As soon as the media calls began it hit me this is déjà vu all over again. The media were calling about the massive flooding in Bosnia and Herzegovina and how that would affect the landmine situation in the country. Due to the success of the Ottawa Treaty banning landmines Canadian media do not often call these days about landmines. Regardless of how impressive the progress towards a mine-free world has been for the media it is not newsworthy.
However, a natural disaster involving a dangerous, indiscriminate and inhumane weapon, now that the media could get excited about.
Yet for me it wasn’t really news. It had happened before (déjà vu), in fact, a number of times (déjà vu all over again) hence the use of the late, great baseball player Yogi Berra’s reference to “déjà vu all over again”. Berra was famous for these rather odd quotes which strangely enough were both usually accurate and often profound.
The fears that the major flooding in Bosnia had dislodged landmines and moved them from marked minefields or known hazardous areas was also experienced in Mozambique in 1998 and Nicaragua (2000) among others.
The danger of landmines moving from known, marked or suspected areas to a new location, where people in the community think the land is safe, is very real. The fact that it could and should have been prevented is tragic more than newsworthy.
Fifteen years after the Ottawa Treaty became international law much more progress in clearing contaminated areas was possible and should have happened in Bosnia. Tools to do the job are well known and available, but they require the political will and sustained funding to get the job done. Not enough of either was present in Bosnia.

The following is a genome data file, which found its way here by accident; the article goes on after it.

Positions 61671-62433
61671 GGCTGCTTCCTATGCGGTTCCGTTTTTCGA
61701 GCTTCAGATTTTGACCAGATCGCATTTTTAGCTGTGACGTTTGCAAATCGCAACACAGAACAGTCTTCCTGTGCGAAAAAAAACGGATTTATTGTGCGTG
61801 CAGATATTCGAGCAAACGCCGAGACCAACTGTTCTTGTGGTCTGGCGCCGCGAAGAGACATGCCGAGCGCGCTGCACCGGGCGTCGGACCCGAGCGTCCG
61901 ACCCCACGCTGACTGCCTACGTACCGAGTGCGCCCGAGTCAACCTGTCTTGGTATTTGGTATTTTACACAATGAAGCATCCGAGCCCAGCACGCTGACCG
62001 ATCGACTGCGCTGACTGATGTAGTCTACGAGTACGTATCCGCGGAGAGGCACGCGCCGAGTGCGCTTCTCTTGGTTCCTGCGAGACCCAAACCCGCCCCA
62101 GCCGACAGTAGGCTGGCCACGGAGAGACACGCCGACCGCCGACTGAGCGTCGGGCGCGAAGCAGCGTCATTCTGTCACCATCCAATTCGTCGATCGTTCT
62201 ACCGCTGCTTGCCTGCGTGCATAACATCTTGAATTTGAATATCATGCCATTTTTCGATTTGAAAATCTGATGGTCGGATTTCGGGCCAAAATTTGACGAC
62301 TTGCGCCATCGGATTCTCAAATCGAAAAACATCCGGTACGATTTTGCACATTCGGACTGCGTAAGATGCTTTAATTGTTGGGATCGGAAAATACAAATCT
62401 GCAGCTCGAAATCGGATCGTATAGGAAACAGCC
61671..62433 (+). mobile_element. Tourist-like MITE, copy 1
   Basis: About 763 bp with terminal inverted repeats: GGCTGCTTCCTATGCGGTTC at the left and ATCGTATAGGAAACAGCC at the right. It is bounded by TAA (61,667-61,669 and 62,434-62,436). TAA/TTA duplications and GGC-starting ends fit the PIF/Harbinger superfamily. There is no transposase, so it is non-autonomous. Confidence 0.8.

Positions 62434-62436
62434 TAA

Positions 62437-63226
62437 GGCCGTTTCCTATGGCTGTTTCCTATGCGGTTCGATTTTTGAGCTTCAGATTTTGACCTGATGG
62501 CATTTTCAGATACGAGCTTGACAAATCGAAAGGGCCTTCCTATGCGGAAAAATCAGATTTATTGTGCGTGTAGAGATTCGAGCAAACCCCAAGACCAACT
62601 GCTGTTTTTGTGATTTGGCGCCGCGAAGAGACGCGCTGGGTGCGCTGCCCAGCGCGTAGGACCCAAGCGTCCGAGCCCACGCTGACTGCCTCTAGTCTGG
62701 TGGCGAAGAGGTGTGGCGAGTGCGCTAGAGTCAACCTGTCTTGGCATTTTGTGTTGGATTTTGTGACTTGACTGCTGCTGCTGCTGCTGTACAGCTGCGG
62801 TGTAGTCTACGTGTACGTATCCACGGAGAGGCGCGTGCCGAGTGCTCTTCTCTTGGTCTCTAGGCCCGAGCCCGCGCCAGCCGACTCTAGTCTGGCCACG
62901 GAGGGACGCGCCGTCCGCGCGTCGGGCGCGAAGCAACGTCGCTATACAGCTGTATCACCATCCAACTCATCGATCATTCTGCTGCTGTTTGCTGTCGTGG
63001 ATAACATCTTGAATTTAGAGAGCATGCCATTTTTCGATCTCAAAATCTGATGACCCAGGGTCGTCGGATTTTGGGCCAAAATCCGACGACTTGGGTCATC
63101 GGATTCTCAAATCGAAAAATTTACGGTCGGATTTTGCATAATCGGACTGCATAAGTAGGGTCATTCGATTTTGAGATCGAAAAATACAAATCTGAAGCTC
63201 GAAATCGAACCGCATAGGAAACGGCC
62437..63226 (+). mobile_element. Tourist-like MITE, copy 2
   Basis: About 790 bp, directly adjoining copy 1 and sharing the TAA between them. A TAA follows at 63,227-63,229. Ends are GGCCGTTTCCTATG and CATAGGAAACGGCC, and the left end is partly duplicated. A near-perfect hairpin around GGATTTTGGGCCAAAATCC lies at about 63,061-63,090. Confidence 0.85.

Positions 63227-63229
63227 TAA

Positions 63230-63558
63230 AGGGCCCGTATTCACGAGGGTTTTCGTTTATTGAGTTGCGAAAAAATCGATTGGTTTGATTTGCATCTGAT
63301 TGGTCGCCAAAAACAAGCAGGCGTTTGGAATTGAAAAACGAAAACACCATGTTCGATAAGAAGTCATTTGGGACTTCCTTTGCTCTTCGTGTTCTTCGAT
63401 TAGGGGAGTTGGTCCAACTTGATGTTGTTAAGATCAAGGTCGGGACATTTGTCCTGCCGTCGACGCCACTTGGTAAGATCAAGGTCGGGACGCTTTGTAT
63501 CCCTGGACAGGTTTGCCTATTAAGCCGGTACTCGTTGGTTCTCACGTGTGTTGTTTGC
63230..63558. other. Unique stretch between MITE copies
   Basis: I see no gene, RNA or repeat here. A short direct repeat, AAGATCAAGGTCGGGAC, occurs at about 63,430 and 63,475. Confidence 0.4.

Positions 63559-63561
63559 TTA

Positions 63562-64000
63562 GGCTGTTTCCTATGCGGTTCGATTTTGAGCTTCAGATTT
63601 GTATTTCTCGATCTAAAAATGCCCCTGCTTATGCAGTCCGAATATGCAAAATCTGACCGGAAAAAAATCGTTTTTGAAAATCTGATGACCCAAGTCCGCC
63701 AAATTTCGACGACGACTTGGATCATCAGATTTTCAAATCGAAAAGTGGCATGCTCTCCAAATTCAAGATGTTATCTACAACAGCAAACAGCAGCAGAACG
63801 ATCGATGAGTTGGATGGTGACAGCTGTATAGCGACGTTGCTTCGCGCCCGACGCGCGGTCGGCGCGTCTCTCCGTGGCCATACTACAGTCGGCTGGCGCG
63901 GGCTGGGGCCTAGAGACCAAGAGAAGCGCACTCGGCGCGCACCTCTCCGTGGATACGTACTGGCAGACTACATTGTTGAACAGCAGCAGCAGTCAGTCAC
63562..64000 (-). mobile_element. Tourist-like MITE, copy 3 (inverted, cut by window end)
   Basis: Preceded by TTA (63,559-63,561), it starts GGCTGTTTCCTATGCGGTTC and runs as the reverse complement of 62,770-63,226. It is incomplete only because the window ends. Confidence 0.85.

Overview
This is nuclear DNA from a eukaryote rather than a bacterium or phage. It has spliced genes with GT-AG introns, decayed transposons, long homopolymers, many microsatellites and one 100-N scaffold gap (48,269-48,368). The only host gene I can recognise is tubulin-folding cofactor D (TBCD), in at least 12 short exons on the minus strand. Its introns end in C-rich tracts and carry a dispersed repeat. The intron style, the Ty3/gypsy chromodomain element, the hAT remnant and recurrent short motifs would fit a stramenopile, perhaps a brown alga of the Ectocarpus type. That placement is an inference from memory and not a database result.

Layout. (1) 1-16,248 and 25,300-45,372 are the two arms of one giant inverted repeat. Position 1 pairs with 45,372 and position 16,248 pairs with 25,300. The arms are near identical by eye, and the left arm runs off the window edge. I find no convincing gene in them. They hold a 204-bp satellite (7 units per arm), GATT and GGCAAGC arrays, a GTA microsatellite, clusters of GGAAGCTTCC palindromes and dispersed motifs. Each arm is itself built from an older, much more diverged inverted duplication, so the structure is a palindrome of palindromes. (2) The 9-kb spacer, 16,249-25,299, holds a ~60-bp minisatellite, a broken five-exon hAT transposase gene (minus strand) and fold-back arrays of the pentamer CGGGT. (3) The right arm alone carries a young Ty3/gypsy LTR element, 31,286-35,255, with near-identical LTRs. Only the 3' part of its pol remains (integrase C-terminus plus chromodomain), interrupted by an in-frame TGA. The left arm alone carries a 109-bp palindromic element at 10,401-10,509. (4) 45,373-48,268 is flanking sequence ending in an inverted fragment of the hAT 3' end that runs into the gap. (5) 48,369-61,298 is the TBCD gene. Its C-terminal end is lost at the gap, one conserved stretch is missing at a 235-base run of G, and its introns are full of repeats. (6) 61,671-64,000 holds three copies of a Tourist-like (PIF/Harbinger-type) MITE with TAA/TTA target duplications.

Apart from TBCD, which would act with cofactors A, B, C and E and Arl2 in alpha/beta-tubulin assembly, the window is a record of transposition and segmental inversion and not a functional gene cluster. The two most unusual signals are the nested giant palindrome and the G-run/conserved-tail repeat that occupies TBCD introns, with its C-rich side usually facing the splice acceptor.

So when the floods hit the threat posed by submerged landmines emerged again. The uncertainty over whether the mines had moved, and to where, made the crisis caused by the unprecedented flooding into a new, even more dangerous situation. More time, money and resources will be needed to make the land safe again.
Other countries have made much more progress than Bosnia has done to date. Nicaragua, of the 1998 floods, is now mine-free. Mozambique, of the 2000 floods, is expected to become mine-free this year. Mozambique will join more than two dozen formerly affected countries, which have cleared landmines from their land, and removed those lethal barriers to development in their country.
One of the lessons from the flooding in Bosnia is that the threat posed by landmines does not go away until all the mines are gone and the land is declared mine-free. That reminds me of another Yogi Berra quote, “it’s not over until it is over”.
For Bosnia it was flooding that reminded everyone of the risks created by landmines, but it can also be caused by other natural disasters like earthquakes and fires. It is never over until the land is cleared to internationally agreed humanitarian standards.
Governments of affected countries and donors alike need to keep this in mind and plan to get this job done as quickly as possible. The International Campaign to Ban Landmines has issued a challenge to complete the job in 10 years. With very few exceptions it can be done. That would really be news and I look forward to taking those calls!